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Assembly Republicans hold roundtable discussion with business leaders


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Assemblywoman Maria Rodriguez-Gregg (R-Medford) hosted a roundtable discussion Thursday with various members of the state's business community.
Assemblywoman Maria Rodriguez-Gregg (R-Medford) hosted a roundtable discussion Thursday with various members of the state's business community. - (ANDREW GEORGE)

Assemblywoman Maria Rodriguez-Gregg (R-Medford) led a roundtable discussion Thursday in Trenton with business leaders from various industries and sectors, seeking feedback on the state’s business climate and future economic prospects.

Joined by Assemblyman Dave Rible (R-Wall Township), Rodriguez-Gregg opened the meeting by contrasting the need for business-friendly initiatives with Wednesday’s news that Elmwood Park-based Sealed Air, a Fortune 500 maker of Bubble Wrap and other packaging, will be moving its global headquarters to North Carolina.

“That type of shift we did not want to see,” Rodriguez-Gregg said.

New Jersey’s high-tax climate was frequently mentioned by business leaders as being a major deterrent for businesses seeking to operate within the state.

“Anywhere we can cut, we should be cutting,” New Jersey Business & Industry Association First Vice President David Brogan said in regard to taxes.

Other issues individually discussed included the recent minimum wage increase through constitutional amendment, the push for statewide paid sick-leave, unpredictable budget cycles and the continued implementation of provisions under the Affordable Care Act.

As members of the business community have often previously noted, it’s not one singular issue that they fear the most, but rather all of the items they view to be unfriendly to business as a collective.

“All these things make executives and business owners take a step back and say, ‘What are they doing in New Jersey?’ ” Brogan said.

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“It’s not one thing,” said Brad Molotsky, executive vice president and general counsel for Brandywine Realty Trust. “It’s all of it.”

Michael Egenton, senior vice president of government relations for the New Jersey Chamber of Commerce, said that Trenton and the business community go back and forth between working together and against one another.

“We take five steps forward and 10 steps back,” Egenton said.

Despite this, Egenton said that ultimately, all parties at the table want to see New Jersey’s economy succeed. It’s a matter of agreeing on how to achieve it.

“We all have the same goal,” Egenton said.

James Hughes, economist and dean of the Bloustein School of Planning and Public Policy at Rutgers, gave a presentation on the state’s recent fiscal performance and outlook.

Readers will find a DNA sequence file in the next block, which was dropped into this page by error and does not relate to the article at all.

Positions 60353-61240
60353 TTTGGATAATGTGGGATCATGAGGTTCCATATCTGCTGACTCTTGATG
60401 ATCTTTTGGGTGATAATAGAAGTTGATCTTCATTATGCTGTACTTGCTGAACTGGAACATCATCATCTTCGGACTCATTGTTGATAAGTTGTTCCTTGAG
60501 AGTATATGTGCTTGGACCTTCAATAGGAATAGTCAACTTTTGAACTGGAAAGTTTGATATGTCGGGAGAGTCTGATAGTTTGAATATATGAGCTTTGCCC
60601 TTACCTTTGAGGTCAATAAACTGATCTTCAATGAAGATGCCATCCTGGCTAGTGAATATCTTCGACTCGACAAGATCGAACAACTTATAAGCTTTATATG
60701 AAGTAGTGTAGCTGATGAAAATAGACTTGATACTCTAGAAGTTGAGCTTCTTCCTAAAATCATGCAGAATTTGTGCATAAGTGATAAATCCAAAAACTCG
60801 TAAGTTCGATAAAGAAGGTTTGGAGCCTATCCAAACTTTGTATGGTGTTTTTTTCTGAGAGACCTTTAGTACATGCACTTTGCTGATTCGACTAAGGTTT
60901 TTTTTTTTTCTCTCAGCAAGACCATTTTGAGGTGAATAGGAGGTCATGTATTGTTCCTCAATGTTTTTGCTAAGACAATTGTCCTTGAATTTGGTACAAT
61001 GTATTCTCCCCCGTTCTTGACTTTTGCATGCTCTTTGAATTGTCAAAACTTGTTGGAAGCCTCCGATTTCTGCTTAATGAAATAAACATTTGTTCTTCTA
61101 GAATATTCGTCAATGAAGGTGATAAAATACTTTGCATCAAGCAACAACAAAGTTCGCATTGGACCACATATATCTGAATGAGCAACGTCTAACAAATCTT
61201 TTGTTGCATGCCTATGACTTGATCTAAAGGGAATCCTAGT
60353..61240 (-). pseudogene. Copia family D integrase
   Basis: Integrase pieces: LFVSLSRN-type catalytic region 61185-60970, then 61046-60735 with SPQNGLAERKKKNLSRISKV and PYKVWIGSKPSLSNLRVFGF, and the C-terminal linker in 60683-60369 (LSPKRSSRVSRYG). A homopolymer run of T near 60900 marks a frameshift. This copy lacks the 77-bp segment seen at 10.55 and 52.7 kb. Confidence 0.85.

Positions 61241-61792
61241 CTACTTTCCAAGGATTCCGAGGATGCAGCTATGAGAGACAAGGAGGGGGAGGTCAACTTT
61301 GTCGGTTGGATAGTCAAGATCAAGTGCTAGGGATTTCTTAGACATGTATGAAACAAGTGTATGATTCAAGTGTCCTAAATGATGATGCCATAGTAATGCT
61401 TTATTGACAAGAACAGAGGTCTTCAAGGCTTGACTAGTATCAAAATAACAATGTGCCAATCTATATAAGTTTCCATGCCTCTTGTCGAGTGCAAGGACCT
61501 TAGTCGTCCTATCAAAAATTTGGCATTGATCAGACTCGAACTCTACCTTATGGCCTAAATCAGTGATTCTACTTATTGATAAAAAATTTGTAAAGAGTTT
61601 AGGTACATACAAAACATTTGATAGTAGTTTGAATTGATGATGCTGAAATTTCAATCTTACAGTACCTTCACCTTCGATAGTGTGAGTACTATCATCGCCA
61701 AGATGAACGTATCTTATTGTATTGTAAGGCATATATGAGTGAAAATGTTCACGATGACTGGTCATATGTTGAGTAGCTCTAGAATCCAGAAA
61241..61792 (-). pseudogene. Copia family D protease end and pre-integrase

Other attendees featured representatives from the food service, health care and real estate industries, among others.


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Andrew George

Andrew George

Andrew George covers the Statehouse from NJBIZ's Trenton bureau. Born and raised in N.J., Andrew has also spent time as a reporter in D.C., Texas and Pa. His email is and he is @AndrGeorge on Twitter.



TOm said:
Until the legislature has the courage to change the way education is funded in NJ and ceases to depend on property taxes as the major means of financing government, few business will want to move here or stay here. the cost of living is too high for employees of major companies, Education funding needs to be done on a per pupil basis -- not handing out hundreds of millions to cities where most of the money is wasted. The legislators also need to cut state regulations that drive up property taxes and return money to the municipalities that is rightfully theirs -- such as the utility franchise fee. The NJ -GOP talks a good game, but never comes through, because they are either afraid of the liberal media or the pressure groups that benefit from high property taxes. There is a total lack of courage and foresight in Trenton and unfortunately we can't just blame the Democrats. I don't see a lot of Republicans standing up and fighting hard for a new property tax formula. They are meek and are not fighting for anything other than their own re-election. Sadly, the state's economy will continue to tank until New Jersey becomes Detroit.

July 24, 2014 8:05 pm

Kem Balani said:
Business owners and residents WILL continue to leave New Jersey UNTIL A LARGE PROPERTY TAX CUT is passed, to make NJ only No.2 among the highest property-tax state. Right now it continues to hold the un-enviable distinction of having the HIGHEST PROPERTY TAX in the NATION !

The 2 percent property-tax cap has been ineffective in stopping businesses and homeowners from leaving this state. With the cap, property taxes have gone up 13.5 in last three years, according to a recent Star Ledger news item.

The current property tax cap law has too many loopholes that allows teachers, police and municipal employees to get ever higher salaries, pensions and health benefits.

We need a leader and followers to agree to CUT SPENDING IN NEW JERSEY - ON THE STATE AND LOCAL (city and town) LEVELS.

So far, Christie has not succeeded in this effort. Despite his campaign promise to cut property taxes, the result has been HIGHER property taxes.

July 24, 2014 2:55 pm

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